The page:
Moments

Don’t forget

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The story is told about an elderly husband who told his wife: “Get me ice cream from the refrigerator, please.” And he warned her not to be forgetful. True enough, the wife came back bringing him a hot dog instead. Whereupon the husband said: “See, I told you. You are really forgetful already! You forgot the catsup!”

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In today’s Gospel (Lk. 16, 1-13), Jesus reminds us that we are all mere stewards of our earthly possessions. As we journey on, how many of us have forgotten that we are accountable for these possessions, including our talents and our very lives, to God? Please remember that our lives, and everything and everyone in our lives, are just lent to us.

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There is no such thing as being the sole and permanent owner. The problem with some people is that they forget that life is all about stewardship. When greed sets in, the hoarding begins and the sharing ends. When greed sets in, worries and fears abound, and faith and trust are set aside, if not altogether banished. Greed makes our vision narrow, and our mission shallow.

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I visited a patient in a hospital the other day who was not only sick but who also had anxiety attacks about money and money matters in the future. He is someone who has always been in control of everything and of everyone, and now he is helpless and “worthless,” he said. I suppose all of us will experience this sooner or later, but if we have faith, we know that help comes from the Lord, and that our worth comes not from our worldly possessions and achievements. Our true worth is not what we have, but who we are before God.

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Let go, and let God. The sooner we learn this lesson, the better. Blessed and peaceful are they who learn this early on. They will be spared from worldly illusions and from regrets and heartaches in the sunset years. Again, let us be reminded that we carry nothing with us when leave this world, except the love that we have shared.

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We are all debtors. We all need to repay our God. Unless and until we realize there is such a thing as “payback time,” then life will be all about I, me, and mine. May we have little or no regrets that we loved too little, too late.

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Fr. Cirilo “Loi” Ebisa, SVD, went back to his Creator at the age of 53 last Sept. 17. He would have turned 54 on Oct. 18. Here was a man who lived well, loved much, and laughed often. His entire priestly ministry was spent in difficult assignments, mostly in the SVD mountain missions of Abra, Cagayan, Ifugao, and Kalinga. Short was his life, but it was full, beautiful, and meaningful.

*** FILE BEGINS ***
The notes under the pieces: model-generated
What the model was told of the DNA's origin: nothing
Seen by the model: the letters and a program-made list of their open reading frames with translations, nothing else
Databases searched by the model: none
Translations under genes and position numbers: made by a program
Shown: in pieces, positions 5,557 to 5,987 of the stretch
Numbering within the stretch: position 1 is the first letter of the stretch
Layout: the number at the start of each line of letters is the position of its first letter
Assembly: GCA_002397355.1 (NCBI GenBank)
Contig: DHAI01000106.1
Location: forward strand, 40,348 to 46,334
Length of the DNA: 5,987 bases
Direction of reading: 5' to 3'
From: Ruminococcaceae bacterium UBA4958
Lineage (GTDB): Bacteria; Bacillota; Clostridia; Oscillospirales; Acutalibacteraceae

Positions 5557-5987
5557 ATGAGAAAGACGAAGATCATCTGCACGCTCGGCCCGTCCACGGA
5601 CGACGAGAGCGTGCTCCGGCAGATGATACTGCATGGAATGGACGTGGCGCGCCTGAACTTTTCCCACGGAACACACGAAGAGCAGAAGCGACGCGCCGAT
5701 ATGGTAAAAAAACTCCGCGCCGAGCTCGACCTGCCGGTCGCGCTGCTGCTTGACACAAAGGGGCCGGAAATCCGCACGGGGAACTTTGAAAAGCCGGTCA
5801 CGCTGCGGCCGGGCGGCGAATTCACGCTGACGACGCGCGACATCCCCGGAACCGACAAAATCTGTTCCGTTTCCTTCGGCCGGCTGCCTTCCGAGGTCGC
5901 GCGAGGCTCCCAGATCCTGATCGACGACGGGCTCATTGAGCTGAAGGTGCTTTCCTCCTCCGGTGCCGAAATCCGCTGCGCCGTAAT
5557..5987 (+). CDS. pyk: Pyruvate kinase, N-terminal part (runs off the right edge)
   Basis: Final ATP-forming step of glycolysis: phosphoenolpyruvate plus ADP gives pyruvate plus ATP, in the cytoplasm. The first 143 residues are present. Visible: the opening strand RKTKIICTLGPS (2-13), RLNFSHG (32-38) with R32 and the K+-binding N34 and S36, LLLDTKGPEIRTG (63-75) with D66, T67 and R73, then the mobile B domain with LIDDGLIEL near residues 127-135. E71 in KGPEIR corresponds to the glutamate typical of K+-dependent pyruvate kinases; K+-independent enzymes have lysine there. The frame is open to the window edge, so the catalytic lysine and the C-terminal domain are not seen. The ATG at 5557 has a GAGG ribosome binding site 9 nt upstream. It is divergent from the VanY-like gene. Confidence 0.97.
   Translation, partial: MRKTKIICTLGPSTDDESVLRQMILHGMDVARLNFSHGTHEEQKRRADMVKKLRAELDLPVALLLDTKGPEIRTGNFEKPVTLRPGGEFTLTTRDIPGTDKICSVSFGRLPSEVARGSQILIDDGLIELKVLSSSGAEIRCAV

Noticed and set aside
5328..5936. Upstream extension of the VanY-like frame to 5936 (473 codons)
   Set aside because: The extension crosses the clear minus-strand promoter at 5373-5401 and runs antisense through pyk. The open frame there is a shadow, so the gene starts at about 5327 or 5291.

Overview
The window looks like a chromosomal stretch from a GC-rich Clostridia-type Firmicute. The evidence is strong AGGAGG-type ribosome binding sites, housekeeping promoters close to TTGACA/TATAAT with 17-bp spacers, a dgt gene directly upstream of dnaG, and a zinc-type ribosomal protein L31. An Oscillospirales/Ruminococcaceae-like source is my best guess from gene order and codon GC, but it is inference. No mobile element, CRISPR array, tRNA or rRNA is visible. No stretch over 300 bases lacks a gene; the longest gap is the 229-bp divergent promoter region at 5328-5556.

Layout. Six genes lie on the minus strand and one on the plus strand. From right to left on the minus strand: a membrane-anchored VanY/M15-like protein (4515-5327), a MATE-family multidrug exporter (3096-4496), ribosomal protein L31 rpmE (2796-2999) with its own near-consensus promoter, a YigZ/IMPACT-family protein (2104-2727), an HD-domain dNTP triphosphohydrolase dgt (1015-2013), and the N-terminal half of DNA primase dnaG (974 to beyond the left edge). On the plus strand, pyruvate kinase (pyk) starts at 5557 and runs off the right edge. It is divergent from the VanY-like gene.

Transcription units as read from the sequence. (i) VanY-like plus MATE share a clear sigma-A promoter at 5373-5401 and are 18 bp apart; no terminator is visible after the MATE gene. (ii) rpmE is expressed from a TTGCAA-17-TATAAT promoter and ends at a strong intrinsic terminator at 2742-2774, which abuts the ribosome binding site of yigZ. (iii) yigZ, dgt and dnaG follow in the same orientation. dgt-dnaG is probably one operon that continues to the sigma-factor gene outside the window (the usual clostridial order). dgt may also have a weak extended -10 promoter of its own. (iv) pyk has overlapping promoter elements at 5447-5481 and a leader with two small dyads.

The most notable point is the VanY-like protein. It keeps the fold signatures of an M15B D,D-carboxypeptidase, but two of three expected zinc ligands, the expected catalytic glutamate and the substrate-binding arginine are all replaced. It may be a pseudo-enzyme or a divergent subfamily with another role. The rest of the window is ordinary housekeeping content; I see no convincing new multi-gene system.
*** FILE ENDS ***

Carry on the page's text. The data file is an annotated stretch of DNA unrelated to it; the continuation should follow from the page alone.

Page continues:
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Father Loi was ordained together with his younger brother, Fr. Bobby Ebisa, SVD, on Dec. 8, 1993. It was a day of great joy for their parents Crispulo and Lorenza, now both in their 80s. Since June this year Father Bobby had tended to his “Manong,” literally staying with him and making all the necessary arrangements for his medical needs and even for his funeral arrangements. Theirs is an inspiring tale of two brothers who supported and cared for each other till the very end. How many brothers can or will do just that?

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As was typical of Father Loi, who always gave happiness and laughter wherever he went, the last hours of his life were spent with joy and hope even when he was in great pain. He even smiled and gave the thumbs-up sign to members of his family and his SVD brother-priests who gathered around his deathbed. Here was a man who lived his courageous and lively faith. Till we meet again, Father Loi, in the resurrection. Pray for us, as we pray for you.

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At the funeral Mass for Father Loi last Sept. 20 at Christ the King Church, one of the concelebrants was Fr. Peter Michael, SVD, who turns 101 on Oct. 1. Whether 53 or 101 years old, what matters is that we live a life filled with meaning and love. Never mind if we don’t have possessions, fame, or awards, as long as in the end, when we finally close our eyes, we will make it to God’s embrace and to God’s very heart.

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May the souls of the faithful departed through the mercy of God rest in peace, and may we the living live in peace! Lord, no more wars, no more violence, no more plunder in our land, please! Let us pray for peace especially in “far Zamboanga.” Let us not forget our suffering brothers and sisters there.

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A lot of our present problems regarding public funds would have been avoided if our politicians stuck to the principle of stewardship—i.e., they don’t own the people’s money, and they owe their office and position to the people who elected them. Accountability simply means the ability to count correctly and honestly.

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Bantay Matanda invites you to a lay forum on “How to Care for Alzheimer’s Patients” on Sept. 28, 9 a.m. to 12 noon, at Janssen Hall of Christ the King Seminary on E. Rodriguez Sr., Quezon City. Josephine de Asis is the featured speaker. For inquiries, please call 373-2261/998-2548/0917-4167849.

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A moment with the Lord:

Lord, help me to remember, help me not to forget, that life is short and that life is just lent. Amen.

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